The impact of COVID-19 on mental health and anxiety - Relationship - Therapy & Recovery

Everything we experience impacts our mental wellbeing. When we work out, or when someone tells us they love us, a chemical is produced and sends hormones to our brain (in these scenarios ‘happy hormones’ which makes us feel good).

On the contrary, those that suffer from anxiety or mental health issues may have trouble achieving a state of happiness. The distortion of reality or chemical imbalance makes it extremely hard to think clearly.

Anxiety & Depression

Anxiety causes the fight or flight response to be engaged excessively. It makes you feel unsafe and occurs in many forms but is commonly associated with worrying or overthinking. Our safety is under real threat (emotionally and physically) by coronavirus and thus this may lead to serious damage if left untreated.

Depression is a common illness that severely limits psychosocial functioning and diminishes quality of life. As with most conditions, depression can be mild or severe and often fluctuates depending on circumstances. Levels of depression in the UK have almost doubled during the course of the coronavirus (COVID-19) pandemic (The Times, 2020).

Coronavirus (COVID-19)

The beginning of 2020 has certainly made history. Among everything that has happened across the world – one traumatic event involving the spread of a virus has impacted the entire world, either directly or inveterately.

Coronavirus (COVID-19) is an infectious disease spread primarily through droplets of saliva or discharge. COVID-19 affects different people in different ways and most infected people will develop mild to moderate illness and recover without hospitalisation (WHO, 2020b). The mass spread of this disease has caused a global pandemic, economy recessions, and caused lockdown for many countries.

Physical contact has become potentially dangerous, support groups and classes have been forced to close, even socialising is a health risk (UKCP, 2020b)

Source: (WHO, 2020a)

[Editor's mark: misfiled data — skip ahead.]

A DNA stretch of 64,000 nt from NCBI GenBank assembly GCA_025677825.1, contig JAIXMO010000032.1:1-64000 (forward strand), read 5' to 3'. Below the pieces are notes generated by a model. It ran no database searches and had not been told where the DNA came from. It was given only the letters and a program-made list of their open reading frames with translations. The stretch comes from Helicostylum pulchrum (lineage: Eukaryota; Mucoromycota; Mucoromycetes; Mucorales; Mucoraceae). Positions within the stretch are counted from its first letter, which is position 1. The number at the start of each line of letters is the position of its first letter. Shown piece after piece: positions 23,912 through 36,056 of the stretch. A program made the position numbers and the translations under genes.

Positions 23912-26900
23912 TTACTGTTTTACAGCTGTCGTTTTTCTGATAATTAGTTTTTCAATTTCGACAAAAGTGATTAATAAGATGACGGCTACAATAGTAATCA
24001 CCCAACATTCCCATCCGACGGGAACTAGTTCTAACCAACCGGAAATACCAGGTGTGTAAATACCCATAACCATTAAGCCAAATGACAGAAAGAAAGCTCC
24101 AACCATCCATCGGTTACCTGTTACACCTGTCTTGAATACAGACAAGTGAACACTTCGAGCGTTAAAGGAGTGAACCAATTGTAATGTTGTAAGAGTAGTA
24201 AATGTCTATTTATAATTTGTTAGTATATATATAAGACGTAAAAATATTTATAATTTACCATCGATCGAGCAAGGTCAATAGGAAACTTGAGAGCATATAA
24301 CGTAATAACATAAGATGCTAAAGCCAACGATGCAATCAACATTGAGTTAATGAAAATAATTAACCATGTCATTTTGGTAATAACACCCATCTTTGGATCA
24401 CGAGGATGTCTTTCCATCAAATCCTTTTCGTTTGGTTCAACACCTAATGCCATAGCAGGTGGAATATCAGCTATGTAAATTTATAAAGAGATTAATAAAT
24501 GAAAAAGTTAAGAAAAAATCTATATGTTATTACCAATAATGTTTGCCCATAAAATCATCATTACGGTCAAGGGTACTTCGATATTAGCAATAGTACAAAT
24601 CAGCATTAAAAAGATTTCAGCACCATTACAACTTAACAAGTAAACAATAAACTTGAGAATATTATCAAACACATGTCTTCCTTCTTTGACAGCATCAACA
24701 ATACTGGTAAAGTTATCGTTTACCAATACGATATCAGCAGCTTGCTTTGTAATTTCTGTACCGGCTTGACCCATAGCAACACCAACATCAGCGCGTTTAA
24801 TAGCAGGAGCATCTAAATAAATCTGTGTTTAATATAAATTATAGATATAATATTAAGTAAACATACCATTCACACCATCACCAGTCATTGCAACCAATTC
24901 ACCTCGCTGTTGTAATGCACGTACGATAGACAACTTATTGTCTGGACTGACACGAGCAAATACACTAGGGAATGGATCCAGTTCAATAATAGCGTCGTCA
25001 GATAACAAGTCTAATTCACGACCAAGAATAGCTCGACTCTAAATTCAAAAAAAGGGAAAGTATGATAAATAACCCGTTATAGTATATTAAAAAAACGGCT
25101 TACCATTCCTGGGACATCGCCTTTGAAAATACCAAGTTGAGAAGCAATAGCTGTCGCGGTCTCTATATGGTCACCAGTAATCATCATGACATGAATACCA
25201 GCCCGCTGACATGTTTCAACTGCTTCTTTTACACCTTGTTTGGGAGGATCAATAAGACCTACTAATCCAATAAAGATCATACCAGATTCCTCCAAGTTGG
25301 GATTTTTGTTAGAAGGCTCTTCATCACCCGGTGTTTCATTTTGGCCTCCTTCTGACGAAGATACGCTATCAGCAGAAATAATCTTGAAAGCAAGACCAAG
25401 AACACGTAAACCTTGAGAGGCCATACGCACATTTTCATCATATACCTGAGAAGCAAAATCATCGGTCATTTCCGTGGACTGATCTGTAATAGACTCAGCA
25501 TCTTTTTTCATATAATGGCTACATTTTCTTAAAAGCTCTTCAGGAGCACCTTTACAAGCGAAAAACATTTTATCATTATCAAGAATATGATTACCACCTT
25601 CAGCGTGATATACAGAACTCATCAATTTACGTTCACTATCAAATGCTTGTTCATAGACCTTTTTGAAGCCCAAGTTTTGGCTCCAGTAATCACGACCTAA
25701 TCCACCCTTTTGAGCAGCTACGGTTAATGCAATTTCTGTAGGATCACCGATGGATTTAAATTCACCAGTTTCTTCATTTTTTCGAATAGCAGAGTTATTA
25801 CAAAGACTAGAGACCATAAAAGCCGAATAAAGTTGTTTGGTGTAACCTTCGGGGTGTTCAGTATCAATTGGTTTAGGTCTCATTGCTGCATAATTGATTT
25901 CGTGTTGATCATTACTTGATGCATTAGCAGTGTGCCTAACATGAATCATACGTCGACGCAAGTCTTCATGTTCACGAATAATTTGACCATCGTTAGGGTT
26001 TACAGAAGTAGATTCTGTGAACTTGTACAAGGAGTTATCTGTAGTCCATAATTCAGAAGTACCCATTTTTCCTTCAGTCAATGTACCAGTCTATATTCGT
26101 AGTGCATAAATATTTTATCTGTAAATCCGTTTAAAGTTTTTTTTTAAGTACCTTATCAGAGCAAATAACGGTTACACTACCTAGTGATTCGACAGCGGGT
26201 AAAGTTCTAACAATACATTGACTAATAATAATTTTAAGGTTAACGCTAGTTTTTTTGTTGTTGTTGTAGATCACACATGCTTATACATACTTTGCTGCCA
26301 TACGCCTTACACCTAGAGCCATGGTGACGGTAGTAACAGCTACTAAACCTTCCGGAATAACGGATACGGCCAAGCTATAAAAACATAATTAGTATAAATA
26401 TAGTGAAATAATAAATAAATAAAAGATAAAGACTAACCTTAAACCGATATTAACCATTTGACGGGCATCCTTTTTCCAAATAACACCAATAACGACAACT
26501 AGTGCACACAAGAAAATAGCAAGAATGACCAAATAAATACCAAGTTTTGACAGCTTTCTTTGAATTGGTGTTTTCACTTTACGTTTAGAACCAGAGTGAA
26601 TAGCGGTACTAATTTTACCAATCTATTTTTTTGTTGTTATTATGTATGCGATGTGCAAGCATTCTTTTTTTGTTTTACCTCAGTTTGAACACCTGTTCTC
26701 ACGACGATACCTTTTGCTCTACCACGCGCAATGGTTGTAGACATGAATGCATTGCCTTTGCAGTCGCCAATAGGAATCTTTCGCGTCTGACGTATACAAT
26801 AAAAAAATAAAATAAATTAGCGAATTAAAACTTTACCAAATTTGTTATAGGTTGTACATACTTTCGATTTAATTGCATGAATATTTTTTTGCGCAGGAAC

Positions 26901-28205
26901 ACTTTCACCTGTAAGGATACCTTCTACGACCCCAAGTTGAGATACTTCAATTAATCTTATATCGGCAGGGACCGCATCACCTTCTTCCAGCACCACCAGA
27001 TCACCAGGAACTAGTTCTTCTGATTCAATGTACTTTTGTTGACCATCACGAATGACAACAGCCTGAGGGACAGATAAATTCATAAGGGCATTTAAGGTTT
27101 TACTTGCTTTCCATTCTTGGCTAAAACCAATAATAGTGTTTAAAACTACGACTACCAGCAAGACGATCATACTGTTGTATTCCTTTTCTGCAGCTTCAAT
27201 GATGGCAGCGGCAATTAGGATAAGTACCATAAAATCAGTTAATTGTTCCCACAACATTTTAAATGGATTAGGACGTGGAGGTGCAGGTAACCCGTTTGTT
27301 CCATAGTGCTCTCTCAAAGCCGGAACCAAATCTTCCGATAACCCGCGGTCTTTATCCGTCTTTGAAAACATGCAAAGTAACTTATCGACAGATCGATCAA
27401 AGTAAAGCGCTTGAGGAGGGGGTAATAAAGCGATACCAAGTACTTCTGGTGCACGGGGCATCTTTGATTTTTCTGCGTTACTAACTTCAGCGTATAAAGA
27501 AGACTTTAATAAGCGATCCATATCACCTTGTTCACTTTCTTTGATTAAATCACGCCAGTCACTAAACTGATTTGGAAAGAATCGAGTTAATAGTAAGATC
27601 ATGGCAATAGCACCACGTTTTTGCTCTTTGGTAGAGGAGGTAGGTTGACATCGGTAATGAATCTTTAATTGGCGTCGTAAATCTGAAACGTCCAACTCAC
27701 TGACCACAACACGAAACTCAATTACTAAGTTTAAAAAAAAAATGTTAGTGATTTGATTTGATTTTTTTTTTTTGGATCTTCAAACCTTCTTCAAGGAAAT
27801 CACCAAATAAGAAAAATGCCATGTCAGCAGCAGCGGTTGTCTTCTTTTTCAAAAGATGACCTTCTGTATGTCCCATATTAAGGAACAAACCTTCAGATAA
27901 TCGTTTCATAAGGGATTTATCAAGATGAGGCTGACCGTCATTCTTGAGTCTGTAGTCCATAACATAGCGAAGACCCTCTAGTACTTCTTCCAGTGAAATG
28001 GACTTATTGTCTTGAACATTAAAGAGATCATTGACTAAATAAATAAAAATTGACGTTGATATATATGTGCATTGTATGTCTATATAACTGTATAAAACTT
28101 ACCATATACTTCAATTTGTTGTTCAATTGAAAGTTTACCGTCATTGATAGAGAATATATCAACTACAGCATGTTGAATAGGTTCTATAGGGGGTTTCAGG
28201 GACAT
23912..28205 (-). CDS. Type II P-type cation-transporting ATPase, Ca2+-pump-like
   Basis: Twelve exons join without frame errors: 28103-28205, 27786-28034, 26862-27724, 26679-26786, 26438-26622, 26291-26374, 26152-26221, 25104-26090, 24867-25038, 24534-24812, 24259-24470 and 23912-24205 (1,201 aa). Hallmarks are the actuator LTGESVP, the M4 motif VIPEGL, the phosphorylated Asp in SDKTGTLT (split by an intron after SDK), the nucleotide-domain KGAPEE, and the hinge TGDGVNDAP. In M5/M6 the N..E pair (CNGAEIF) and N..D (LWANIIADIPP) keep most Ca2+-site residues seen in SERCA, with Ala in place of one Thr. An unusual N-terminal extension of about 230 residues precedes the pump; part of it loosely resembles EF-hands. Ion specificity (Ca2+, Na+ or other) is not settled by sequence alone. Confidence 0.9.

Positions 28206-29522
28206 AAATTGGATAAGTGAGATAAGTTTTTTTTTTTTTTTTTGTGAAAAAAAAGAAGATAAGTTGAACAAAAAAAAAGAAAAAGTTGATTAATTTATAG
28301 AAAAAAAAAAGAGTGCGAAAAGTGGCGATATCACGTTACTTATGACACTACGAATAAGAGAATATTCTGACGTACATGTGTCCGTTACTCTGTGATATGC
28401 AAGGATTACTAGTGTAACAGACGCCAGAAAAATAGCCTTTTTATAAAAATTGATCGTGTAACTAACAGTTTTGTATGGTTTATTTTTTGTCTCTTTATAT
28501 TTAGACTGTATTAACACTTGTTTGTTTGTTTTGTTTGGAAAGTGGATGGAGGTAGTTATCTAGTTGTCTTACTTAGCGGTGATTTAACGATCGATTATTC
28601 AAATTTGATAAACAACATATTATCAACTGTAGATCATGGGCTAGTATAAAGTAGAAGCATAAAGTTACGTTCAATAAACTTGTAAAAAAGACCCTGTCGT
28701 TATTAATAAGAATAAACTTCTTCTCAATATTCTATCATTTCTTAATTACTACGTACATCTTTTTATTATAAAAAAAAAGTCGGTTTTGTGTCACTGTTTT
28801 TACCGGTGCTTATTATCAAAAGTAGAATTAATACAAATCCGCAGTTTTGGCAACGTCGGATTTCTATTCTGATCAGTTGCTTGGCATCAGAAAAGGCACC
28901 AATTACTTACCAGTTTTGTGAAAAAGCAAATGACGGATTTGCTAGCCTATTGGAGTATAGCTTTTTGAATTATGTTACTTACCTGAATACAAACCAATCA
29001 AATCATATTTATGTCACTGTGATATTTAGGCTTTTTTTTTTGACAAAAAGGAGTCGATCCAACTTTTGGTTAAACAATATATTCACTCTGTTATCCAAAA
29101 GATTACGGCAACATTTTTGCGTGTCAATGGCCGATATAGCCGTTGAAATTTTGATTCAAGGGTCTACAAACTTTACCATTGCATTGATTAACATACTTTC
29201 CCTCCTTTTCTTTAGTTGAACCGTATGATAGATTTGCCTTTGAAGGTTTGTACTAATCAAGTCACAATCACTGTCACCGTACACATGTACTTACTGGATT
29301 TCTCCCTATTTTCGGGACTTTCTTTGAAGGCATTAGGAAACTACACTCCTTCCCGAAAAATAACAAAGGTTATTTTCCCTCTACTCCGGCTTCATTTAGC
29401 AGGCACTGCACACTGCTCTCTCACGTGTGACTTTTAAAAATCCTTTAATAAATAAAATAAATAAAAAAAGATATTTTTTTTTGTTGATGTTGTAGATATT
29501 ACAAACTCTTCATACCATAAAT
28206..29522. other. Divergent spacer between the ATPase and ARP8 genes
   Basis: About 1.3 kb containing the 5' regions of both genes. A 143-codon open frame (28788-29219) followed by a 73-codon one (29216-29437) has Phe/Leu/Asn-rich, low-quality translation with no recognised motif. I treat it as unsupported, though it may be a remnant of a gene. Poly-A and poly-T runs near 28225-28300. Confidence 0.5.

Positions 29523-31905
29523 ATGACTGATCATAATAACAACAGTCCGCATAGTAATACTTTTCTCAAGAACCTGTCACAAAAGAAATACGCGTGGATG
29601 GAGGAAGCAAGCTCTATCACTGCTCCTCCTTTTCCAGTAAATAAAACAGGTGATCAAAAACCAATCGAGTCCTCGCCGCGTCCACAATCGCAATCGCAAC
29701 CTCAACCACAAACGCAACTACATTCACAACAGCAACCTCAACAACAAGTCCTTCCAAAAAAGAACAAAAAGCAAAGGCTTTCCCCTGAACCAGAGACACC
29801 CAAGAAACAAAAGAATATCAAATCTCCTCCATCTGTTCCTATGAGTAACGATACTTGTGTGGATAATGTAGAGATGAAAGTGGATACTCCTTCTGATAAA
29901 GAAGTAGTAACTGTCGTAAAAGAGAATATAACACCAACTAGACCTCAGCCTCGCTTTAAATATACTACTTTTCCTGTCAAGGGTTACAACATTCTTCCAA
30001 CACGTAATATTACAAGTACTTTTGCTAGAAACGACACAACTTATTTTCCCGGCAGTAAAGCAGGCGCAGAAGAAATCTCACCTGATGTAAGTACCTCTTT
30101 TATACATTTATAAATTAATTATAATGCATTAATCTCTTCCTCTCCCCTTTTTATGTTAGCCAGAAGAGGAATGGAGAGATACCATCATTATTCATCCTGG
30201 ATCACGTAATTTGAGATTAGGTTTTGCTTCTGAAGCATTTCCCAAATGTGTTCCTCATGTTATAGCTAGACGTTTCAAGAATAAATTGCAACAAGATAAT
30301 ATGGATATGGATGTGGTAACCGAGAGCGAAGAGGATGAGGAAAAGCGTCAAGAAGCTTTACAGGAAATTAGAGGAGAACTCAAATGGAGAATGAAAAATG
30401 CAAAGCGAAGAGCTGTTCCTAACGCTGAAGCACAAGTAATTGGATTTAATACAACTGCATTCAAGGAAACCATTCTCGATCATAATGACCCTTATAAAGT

Due to the nature of the virus limitation have been put in place to prevent the spread of disease involving social distancing, wearing face masks, restricted gatherings and many more.

Taking care of your mental health through Covid-19 is extremely important. Simple amendments to your lifestyle can make a big positive difference. Psychotherapy can also help you connect with and process these feelings in a safe and supportive environment (UKCP, 2020a).

Impact of COVID-19 on Mental Health

  • Isolation; feeling alone
  • Job loss; furlough and/or redundancy
  • Uncertainty; forced change and unknown
  • Fear; overthinking and health concerns
  • Bereavement; a loss of a loved one

Tips for keeping calm

  • Exercise; Keeping physically active keeps your mind and body in shape. When our body feels safe our thoughts will too plus endorphins (happy hormones) are released when we workout.
  • Seek Support; Changing the way we label our thoughts is a powerful technique. This can be achieved through Psychotherapy and counselling.
  • Improve communications; Find a means to connect with people be it friends, family, or members of your community. A walk or a simple conversation even if only passing can help us feel a part of a supportive group.
  • Awareness; Be present and awake to appreciate the little things. Know that this hurdle will pass and with every raincloud will eventually come sunshine.
  • Routine; Establishing stability in the form of a routine can ensure meaning and purpose.

Fear is infectious. A negative story shared can negatively affect your thoughts and feelings. Our brains are programmed to survive, and as a result these concerning issues play off our intrinsic instincts. Learn to focus your mind on other matters and spread happiness.

For up-to-date advice and guidance follow government guidelines.


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The Times (2020) Number of depressed adults doubles since coronavirus pandemic started. Available at: 

UKCP (2020a) What is psychotherapy. Available at:

UKCP (2020b)

WHO (2020a) WHO Coronavirus Disease (COVID-19) Dashboard. Available at:

WHO (2020b) Coronavirus. Available at:

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